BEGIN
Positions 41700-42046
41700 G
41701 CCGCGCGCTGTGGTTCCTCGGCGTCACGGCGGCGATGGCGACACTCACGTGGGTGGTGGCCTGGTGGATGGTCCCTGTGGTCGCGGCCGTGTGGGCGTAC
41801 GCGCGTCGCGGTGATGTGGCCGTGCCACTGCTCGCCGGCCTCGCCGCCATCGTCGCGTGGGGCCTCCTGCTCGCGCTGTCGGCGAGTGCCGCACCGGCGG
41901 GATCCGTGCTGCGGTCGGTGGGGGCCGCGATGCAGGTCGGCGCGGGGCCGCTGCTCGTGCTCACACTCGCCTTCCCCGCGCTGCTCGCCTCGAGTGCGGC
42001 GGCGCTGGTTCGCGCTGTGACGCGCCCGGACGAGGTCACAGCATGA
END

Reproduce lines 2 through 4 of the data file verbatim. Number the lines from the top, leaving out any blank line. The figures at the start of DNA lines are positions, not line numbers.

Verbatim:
41700 G
41701 CCGCGCGCTGTGGTTCCTCGGCGTCACGGCGGCGATGGCGACACTCACGTGGGTGGTGGCCTGGTGGATGGTCCCTGTGGTCGCGGCCGTGTGGGCGTAC
41801 GCGCGTCGCGGTGATGTGGCCGTGCCACTGCTCGCCGGCCTCGCCGCCATCGTCGCGTGGGGCCTCCTGCTCGCGCTGTCGGCGAGTGCCGCACCGGCGG